Omnicare Whistleblower Won’t Collect in Federal Court

CAMDEN, N.J. (CN) — A whistleblower complaint against Omnicare, one of the nation’s largest nursing home pharmacies, was dismissed without prejudice by a federal judge, who found the kickback and fraud allegations were based on public information.

Former nursing home owner Marc Silver kicked off the case in 2011, suing on behalf of the federal government, 27 states and the District of Columbia.

He claimed that PharMerica — the second-largest nursing home pharmacy chain in the United States — crafted an illegal swapping arrangement, in which the pharmacies gave nursing homes Medicare Part A drug discounts in exchange for Medicare Part D prescription referrals for nursing home patients.

PharMerica and other defendants have settled related cases with the Department of Justice for tens of millions of dollars, and Silver’s lawsuit has been amended several times.

But U.S. District Judge Noel Hillman ruled on Monday that Silver’s case could not proceed because he had no business relationship with the pharmacies nor did he glean information from anything other than public documents.

“All of Silver’s alleged facts are derivative of the information he gathered from other, mostly public, sources,” Hillman wrote in 28-page ruling. “The undisputed record shows that Silver had no first-hand information about PharMerica’s transactions with nursing homes.”

Hillman credited Silver as a “paradigmatic cryptographer” for his ability to pore over public financial statements and find the pharmacies’ illegal swapping arrangements.

Silver has acknowledged that he did not need to see evidence of the swapping arrangements because as a former nursing home manager, he knew PharMerica’s prescription drug deals were not feasible.

Before filing his complaint in 2011, Silver randomly called nursing homes and talked with consultants to learn about discount pricing, according to court documents. He also relied on the companies’ annual financial statements, which showed drug dispensing costs as low as $8 a day for sick patients — clear evidence of swapping arrangements, Silver argued, since those companies would need to charge at least $40 a patient to break even.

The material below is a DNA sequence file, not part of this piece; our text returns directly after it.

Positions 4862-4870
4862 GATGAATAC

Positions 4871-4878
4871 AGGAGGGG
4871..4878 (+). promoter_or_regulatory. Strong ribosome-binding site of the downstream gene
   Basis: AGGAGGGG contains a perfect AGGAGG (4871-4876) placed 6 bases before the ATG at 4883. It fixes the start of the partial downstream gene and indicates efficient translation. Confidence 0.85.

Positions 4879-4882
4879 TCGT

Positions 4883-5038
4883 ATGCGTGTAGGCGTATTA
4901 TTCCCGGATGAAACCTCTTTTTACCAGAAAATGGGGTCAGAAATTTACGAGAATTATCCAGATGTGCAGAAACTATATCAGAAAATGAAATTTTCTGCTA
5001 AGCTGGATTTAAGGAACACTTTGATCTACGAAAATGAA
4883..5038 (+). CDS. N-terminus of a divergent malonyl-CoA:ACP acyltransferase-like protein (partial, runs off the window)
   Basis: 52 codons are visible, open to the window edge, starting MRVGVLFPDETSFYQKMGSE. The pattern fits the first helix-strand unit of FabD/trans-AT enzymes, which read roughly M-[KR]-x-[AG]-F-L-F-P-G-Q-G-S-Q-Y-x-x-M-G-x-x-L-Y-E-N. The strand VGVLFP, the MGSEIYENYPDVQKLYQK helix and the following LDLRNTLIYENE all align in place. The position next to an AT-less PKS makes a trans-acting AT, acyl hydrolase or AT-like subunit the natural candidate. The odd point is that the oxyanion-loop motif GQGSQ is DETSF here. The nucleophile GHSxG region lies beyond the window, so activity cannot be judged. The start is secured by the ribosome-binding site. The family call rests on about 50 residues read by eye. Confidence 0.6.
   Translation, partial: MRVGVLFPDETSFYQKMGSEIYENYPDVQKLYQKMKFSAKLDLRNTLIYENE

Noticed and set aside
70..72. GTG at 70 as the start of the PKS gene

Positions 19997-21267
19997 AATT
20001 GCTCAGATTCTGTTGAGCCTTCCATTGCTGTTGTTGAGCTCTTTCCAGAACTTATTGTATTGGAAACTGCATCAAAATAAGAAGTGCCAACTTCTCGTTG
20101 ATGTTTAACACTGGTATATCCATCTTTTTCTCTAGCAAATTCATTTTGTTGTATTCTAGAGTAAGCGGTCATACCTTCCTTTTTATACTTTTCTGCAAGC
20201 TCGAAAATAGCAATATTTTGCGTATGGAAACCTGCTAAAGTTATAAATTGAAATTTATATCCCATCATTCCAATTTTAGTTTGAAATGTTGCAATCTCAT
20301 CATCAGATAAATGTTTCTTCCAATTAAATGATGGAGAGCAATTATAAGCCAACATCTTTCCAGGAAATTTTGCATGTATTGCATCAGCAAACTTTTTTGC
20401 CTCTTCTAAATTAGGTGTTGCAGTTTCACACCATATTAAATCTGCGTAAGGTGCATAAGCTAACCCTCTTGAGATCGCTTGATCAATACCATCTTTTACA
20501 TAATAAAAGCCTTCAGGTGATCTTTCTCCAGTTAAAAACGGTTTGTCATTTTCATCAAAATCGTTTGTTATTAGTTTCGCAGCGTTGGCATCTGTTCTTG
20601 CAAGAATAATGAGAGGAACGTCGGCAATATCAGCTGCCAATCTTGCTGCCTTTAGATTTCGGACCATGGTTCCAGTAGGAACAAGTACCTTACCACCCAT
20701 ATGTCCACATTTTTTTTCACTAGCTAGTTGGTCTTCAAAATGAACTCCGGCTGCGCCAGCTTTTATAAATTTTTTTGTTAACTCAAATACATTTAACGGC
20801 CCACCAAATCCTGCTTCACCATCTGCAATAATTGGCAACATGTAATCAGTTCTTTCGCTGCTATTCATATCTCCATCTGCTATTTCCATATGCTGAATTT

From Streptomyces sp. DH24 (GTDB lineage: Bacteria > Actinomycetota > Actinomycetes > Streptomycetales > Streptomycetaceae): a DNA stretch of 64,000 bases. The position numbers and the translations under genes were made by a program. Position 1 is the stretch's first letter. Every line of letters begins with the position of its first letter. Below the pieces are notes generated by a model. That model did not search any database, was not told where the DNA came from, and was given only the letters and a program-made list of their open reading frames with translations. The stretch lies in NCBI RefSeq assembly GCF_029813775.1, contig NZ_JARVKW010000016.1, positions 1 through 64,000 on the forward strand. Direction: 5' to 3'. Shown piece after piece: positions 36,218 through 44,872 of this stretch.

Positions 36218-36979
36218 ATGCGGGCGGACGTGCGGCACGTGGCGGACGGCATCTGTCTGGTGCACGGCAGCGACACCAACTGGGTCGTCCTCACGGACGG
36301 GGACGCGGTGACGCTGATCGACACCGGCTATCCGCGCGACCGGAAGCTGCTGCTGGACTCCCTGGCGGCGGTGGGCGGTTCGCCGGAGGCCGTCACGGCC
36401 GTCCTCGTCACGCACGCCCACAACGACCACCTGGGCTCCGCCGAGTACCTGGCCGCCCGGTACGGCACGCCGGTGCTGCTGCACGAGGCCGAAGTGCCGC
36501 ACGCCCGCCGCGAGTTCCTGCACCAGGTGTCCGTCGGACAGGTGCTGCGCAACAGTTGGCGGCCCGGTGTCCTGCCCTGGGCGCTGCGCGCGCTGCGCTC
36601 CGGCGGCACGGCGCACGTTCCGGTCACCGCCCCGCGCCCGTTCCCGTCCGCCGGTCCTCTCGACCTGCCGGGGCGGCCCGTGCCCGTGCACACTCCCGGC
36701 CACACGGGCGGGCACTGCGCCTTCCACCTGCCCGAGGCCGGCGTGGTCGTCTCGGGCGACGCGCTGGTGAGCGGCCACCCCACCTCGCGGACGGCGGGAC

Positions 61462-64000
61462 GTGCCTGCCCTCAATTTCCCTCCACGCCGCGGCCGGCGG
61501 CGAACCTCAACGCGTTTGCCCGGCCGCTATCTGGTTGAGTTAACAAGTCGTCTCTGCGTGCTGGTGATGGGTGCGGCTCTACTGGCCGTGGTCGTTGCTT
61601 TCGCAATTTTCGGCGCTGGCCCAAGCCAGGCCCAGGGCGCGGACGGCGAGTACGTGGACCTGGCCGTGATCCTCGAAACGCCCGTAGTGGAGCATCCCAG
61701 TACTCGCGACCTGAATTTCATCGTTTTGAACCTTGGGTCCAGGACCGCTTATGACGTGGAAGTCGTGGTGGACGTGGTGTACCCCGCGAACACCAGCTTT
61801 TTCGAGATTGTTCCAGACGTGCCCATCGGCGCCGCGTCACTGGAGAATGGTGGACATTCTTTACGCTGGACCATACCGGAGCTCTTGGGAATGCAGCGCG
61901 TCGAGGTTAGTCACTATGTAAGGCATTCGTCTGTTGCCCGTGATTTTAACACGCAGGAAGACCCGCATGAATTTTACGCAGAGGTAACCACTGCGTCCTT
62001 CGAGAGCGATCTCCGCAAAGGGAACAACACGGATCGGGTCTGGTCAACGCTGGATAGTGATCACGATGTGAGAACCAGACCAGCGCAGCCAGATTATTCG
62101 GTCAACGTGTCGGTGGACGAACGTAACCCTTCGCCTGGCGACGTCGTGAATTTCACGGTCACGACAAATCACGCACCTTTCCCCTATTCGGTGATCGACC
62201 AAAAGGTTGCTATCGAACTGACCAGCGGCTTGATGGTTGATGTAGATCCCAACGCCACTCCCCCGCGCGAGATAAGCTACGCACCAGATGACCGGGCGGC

In his complaint, Silver said the Balanced Budget Act of 1997 changed Medicare Part A reimbursement from reimbursement-based to a fixed-cost system. He testified that these changes “totally changed the financial picture for nursing homes in the United States” and encouraged swapping arrangements between nursing homes and pharmacies.

However, Silver acknowledged he could not pinpoint PharMerica’s swapping transactions because the company’s financial statements did not break down PharMerica’s net income based on each nursing home, or Medicare Part A reimbursement versus Medicare Part D and Medicaid reimbursement.

Hillman found Silver’s arguments inconsistent.

“(H)e asserts that to disclose the fraudulent transaction, the public documents would have to disclose PharMerica’s net income, yet even the non-public documents Silver obtained do not contain such information,” the judge wrote.

He dismissed without prejudice, to allow Silver to refile his claims in state court.

Silver’s original lawsuit named Omnicare and NCS Healthcare as defendants. Claims against those companies were dismissed in 2014.

Omnicare and PharMerica are the two largest nursing home pharmacy chains in the United States, accounting for 50 percent and 13 percent of the nation’s 1.7 million nursing home beds, according to a Medicare advisory commission’s 2007 report.

The Department of Justice has settled most of its claims against the companies. In 2015 PharMerica paid nearly $32 million to settle claims it violated the False Claims Act through illegal swapping arrangements. Omnicare paid roughly $125 million in 2014.

In October this year the Justice Department fined Omnicare $28 million to settle claims it had solicited kickbacks from pharmaceutical manufacturer Abbott Laboratories.

PharMerica has faced other whistleblower lawsuits, including a 2010 claim from one of its pharmacists, who said the company overbilled Medicare and Medicaid for nonvalid prescriptions.

In 2015, another PharMerica pharmacist collected $4.3 million after she was fired for telling federal authorities the company had illegally billed for OxyContin and fentanyl prescriptions.

PharMerica has denied the kickback allegations.

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